Frank — with all due respect, this comment is as devoid of economic logic as your original post. You are prone to see this (and everything) as a pitted battle of poor against rich. It just isn’t. There are competitive aspects to any interactions as complex as those that make up the market, but it is just absurd (and against all history and facts) to think that the competitive battle lines fall or even tend to fall between “rich” and “poor.” This is, in fact, one of the many examples that prove this to be a fallacy.

    First of all, in the enclosure context as here, the perception that the rich were eating the poor rests on that most common of fallacies — the failure to count the unseen as well as the seen. I’m sure that better-enforced property rights harmed, in the first instance, those squatting on others’ land. If you stop your analysis there you get your pre-conceived — and utterly incomplete — result. But what happened to those squatters? What was the result for folks who would have bee squatters but did something else instead? How much did the price of food fall? How much economic development is attributable to the stronger property rights? How many poor, non-squatters were able to become land owners who wouldn’t otherwise have? Etc., etc., etc. The notion that this was simply a benefit to the rich at the expense of the poor is ridiculous (it’s not surprising that the quote comes from Polanyi).

    The same goes in the organ context. You continue to claim it will be “more fair” to slow the availability of organs in order to correct some perceived distributive slight. As Josh notes, it hardly seems “fair” to condemn many to death in order to . . . prevent others from capitalizing on the few resources they may have.

    Do I really need to point out that the poor — relatively unhealthy and unlikely to purchase preventive care — are probably more likely to be in need of organ transplants? When the price falls as organs become more available (and transplant surgeons stop appropriating for themselves the value of organs), the poor will benefit, as well. Do I know for sure that they will benefit exactly as much? Who cares? It just seems ludicrous to condemn many poor people to death in order to protect other poor people from the market, all in the name of protecting the poor.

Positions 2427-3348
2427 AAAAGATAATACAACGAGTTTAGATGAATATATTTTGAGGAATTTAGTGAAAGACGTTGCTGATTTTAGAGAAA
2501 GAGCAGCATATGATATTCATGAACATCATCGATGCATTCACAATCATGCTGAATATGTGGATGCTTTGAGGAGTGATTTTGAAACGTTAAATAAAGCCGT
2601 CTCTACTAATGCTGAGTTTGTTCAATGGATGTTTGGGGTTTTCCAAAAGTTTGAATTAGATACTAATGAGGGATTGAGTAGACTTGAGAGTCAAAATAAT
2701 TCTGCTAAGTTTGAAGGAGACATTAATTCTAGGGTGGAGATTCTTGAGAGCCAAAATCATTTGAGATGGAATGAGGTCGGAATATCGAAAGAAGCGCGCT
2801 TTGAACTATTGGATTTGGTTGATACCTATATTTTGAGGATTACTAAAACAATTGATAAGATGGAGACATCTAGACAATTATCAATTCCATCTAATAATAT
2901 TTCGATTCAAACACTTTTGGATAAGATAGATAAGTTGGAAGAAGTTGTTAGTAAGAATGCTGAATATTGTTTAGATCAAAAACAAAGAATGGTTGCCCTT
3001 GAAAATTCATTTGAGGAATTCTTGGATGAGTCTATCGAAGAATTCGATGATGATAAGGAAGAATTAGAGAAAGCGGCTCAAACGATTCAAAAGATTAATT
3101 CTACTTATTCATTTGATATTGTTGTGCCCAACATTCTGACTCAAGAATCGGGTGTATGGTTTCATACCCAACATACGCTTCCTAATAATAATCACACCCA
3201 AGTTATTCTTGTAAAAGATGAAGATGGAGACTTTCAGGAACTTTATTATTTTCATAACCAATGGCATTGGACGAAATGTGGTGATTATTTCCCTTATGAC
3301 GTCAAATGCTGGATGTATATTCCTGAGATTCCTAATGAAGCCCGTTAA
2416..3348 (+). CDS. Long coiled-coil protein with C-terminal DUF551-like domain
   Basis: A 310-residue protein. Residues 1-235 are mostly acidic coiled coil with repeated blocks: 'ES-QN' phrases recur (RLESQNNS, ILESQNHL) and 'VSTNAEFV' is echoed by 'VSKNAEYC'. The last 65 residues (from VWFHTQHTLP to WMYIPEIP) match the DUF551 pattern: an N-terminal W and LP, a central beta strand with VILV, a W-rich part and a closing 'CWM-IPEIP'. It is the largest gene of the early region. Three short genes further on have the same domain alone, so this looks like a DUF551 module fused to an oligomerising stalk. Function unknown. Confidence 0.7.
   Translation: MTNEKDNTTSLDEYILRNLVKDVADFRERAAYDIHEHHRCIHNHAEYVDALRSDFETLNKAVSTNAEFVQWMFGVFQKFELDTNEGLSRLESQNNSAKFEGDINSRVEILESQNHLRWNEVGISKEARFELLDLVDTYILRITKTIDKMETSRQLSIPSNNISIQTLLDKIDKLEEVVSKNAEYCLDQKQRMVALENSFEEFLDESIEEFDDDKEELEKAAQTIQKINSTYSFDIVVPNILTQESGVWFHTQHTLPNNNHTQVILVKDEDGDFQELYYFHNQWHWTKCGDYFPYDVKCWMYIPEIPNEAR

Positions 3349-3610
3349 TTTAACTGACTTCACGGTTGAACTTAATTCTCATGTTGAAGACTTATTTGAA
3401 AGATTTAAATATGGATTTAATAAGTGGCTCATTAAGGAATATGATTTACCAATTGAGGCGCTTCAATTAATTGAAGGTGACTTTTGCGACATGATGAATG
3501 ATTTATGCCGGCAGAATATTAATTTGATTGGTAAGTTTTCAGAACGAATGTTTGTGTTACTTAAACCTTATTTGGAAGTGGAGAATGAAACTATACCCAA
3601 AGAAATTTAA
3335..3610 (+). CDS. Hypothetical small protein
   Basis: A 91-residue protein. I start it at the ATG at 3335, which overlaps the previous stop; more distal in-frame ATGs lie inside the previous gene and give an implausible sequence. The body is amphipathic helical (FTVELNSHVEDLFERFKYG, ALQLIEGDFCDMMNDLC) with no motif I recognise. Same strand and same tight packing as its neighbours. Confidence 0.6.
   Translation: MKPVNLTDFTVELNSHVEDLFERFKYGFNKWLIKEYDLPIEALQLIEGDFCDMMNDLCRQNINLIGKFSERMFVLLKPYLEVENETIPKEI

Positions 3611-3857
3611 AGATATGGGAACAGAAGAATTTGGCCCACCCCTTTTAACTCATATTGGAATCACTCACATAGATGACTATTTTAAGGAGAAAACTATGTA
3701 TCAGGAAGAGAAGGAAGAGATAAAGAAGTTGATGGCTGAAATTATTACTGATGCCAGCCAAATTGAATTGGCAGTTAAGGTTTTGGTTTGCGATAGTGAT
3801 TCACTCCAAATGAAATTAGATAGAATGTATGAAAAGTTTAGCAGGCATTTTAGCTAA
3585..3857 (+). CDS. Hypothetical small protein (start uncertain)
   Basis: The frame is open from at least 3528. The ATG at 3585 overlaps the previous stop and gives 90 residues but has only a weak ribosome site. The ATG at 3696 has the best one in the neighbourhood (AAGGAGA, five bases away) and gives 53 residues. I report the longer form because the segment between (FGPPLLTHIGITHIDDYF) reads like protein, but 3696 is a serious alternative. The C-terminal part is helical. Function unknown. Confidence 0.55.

And then you suggest that we must preserve an organ’s “objective value?” Your reference to pharma rhetoric ought to demonstrate well enough that this is bunk. (And just because I believe pharma should have strong IP protection (for the social benefit; not just pharma’s!) doesn’t mean I don’t also think they’re full of shit when they claim their drugs have “objective value” for which they must be compensated). You may think you know what this value is, even what the term means, but it is an empty set; this is just hand-waving. How do you possibly propose to operationalize this? And if you set the price wrong on the high end — is that not also unjust? In what sense is this near-random “objective” price somehow better than the price in a well-functioning (if imperfect) market? Oh, unless, of course, you propose to have Jurgen Habermas and the Pope setting prices — then I would concede, of course.

    Moreover, you seem to believe that as long as we will them away, markets won’t exist and people won’t respond to incentives. In reality, there is scarcity, there is rationing and people pay more for what they want more, even if what they want can’t legally be bought in a store. You refer to the undifferentiated masses, and count it a feature that we all suffer together, dying needlessly for want of organs, but no more the poor than the rich. This is “social justice” at its most contemptible. In fact, there is surely rationing of organs under the current system, and it is a certainty that the currency in this market (power; connections; excessive amounts of money) is not possessed at all by the poor. And meanwhile, many more people die than would otherwise. It is neither just nor socially-minded.


    I apologize if someone has already made this point in a different forum, but can we compare the hypothetical kidney market to the plasma market? It is my understanding that people can sell (renewable) blood plasma. I’m sure that most people that sell their plasma are not rich, but I don’t know if we have ever had a crisis of plasma-low poor people because of this market. (I’m not sure that hospital patients pay for plasma or blood units, but I would not be surprised if they did. I have not heard of poor people dying because of not being able to pay for blood or plasma, however.) Also, we allow people to sell sperm and eggs. Has anyone looked into these markets to assess overall utility or benefits to one income sector or another?


    There is a lot here to respond to, and I appreciate the interest in the idea. But let me confine an initial response to an analogy, which might be helpful in getting a sense of my distrust of an untrammeled organ market.